Saturday, December 17, 2016

Which chapters do scriptural commentaries focus on? Ethiopic Commentary on Daniel

Sometimes us ancient and religious studies folks get to play with charts and graphs too. Here is a graph I put together for an upcoming Kolloquium presentation on my dissertation project (which I explained in an earlier post). I'm working on an edition and translation of the Ethiopic commentary materials on the Book of Daniel. One of the important questions we can ask when studying scriptural commentaries is: which parts of the scriptural text receive the most attention and commentary? Ancient and medieval commentaries can be fairly uneven in their treatment of the text, offering long discourses on a handful of key verses while glossing over larger blocks of text.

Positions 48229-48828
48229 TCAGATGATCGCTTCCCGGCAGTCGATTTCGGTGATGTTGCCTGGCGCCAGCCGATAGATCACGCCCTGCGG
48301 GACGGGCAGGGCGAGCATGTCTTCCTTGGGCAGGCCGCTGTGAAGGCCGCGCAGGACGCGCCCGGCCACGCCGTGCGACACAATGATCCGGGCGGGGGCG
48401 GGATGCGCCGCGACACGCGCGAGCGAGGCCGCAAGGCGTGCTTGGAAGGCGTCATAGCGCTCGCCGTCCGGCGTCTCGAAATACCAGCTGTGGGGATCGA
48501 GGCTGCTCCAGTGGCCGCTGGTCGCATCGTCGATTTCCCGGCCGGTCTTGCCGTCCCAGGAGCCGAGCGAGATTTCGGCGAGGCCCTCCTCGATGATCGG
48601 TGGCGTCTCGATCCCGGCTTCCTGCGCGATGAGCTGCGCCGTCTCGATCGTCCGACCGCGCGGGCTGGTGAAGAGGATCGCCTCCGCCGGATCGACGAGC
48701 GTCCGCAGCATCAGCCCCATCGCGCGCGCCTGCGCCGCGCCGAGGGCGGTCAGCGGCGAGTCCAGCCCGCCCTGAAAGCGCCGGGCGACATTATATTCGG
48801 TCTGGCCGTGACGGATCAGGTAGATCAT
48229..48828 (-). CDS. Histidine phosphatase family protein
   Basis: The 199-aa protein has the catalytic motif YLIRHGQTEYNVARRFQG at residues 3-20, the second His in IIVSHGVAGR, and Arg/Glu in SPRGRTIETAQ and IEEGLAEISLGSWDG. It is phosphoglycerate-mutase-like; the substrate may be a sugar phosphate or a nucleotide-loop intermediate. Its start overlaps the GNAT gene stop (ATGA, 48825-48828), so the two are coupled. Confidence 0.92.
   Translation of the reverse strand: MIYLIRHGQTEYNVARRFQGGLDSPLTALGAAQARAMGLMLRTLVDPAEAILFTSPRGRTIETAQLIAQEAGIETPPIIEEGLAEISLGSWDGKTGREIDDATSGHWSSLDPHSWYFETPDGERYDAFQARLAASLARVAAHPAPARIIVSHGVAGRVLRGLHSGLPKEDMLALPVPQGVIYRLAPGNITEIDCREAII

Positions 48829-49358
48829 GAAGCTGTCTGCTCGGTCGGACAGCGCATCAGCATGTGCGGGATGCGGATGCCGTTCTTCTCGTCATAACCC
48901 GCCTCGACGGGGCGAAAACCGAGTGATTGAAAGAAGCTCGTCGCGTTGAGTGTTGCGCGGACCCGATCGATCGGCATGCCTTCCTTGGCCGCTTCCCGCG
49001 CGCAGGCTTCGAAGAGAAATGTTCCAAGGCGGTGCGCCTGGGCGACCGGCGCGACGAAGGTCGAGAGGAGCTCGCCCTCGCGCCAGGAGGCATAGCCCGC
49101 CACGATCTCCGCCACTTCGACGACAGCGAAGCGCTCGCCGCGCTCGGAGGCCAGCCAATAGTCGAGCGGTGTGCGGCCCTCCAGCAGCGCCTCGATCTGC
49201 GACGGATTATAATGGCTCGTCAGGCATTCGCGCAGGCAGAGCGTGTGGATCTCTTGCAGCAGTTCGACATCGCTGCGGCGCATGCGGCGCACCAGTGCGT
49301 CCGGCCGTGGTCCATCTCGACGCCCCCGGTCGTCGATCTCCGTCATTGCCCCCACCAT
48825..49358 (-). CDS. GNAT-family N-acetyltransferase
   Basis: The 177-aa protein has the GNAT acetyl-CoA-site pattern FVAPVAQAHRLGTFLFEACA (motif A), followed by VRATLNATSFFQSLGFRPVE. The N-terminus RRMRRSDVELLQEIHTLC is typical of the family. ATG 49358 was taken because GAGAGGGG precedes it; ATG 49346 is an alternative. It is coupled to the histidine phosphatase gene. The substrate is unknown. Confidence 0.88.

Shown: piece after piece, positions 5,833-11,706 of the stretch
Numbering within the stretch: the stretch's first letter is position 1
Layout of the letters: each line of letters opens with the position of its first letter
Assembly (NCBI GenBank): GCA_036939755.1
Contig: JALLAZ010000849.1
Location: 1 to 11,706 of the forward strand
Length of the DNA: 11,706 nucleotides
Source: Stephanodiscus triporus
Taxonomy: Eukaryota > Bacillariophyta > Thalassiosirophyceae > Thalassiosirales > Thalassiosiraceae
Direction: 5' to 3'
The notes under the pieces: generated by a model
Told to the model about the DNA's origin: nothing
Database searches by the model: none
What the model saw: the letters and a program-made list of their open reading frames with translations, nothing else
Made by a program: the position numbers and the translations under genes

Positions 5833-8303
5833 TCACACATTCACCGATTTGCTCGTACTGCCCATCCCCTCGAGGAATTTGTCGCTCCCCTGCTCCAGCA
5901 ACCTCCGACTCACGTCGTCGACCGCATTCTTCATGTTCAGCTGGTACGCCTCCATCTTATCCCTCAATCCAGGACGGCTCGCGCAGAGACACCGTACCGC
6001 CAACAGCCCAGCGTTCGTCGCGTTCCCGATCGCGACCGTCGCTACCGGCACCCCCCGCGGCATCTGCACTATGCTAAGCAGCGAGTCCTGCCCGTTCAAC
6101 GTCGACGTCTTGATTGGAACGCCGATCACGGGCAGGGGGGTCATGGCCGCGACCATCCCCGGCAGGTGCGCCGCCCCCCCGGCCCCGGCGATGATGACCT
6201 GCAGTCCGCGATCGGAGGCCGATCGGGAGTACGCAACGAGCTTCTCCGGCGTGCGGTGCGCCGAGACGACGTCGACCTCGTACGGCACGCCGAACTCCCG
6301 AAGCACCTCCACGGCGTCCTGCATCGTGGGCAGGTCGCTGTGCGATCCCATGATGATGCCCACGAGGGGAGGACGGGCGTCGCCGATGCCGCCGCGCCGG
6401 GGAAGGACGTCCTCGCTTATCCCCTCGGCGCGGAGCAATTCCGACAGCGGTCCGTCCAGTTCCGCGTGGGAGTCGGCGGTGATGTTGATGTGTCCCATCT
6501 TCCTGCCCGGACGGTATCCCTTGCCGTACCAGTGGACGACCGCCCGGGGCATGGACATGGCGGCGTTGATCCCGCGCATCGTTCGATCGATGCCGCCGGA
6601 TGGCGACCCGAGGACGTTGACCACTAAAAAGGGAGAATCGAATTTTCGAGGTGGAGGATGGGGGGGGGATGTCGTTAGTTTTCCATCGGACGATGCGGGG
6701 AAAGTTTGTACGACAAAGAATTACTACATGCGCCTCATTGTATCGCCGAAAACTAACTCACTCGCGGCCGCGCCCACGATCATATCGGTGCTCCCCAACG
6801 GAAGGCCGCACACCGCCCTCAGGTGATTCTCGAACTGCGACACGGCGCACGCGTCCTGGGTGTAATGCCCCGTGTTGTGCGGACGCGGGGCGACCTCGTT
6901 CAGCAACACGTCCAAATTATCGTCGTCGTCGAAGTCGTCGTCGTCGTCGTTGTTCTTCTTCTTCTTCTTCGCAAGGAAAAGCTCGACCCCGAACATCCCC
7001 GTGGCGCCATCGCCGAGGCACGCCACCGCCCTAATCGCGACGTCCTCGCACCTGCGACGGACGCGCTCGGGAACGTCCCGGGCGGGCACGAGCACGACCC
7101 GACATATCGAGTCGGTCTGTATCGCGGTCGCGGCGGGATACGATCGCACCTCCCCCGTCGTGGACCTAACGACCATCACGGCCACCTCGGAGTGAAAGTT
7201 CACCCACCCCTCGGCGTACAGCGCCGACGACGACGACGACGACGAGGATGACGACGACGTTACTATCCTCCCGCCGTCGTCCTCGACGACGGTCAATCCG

I've done some Ethiopic word counts of my transcription of the Daniel Commentary, and this chart shows both the number of words for each chapter in its version of Daniel and the number of words in the commentary on that chapter. The disparities are significant. Chapters eleven, seven, twelve, and three are the ones that attract the most commentary. This is not too surprising. Daniel 7 and 12 have been significant texts for Christian eschatology and Christology. For commentaries with an interest in historical questions, Daniel 11, with its extensive descriptions of events from the Hellenistic era, gives opportunity for lots of explication. Daniel 3 has an important place in Christian lectionaries.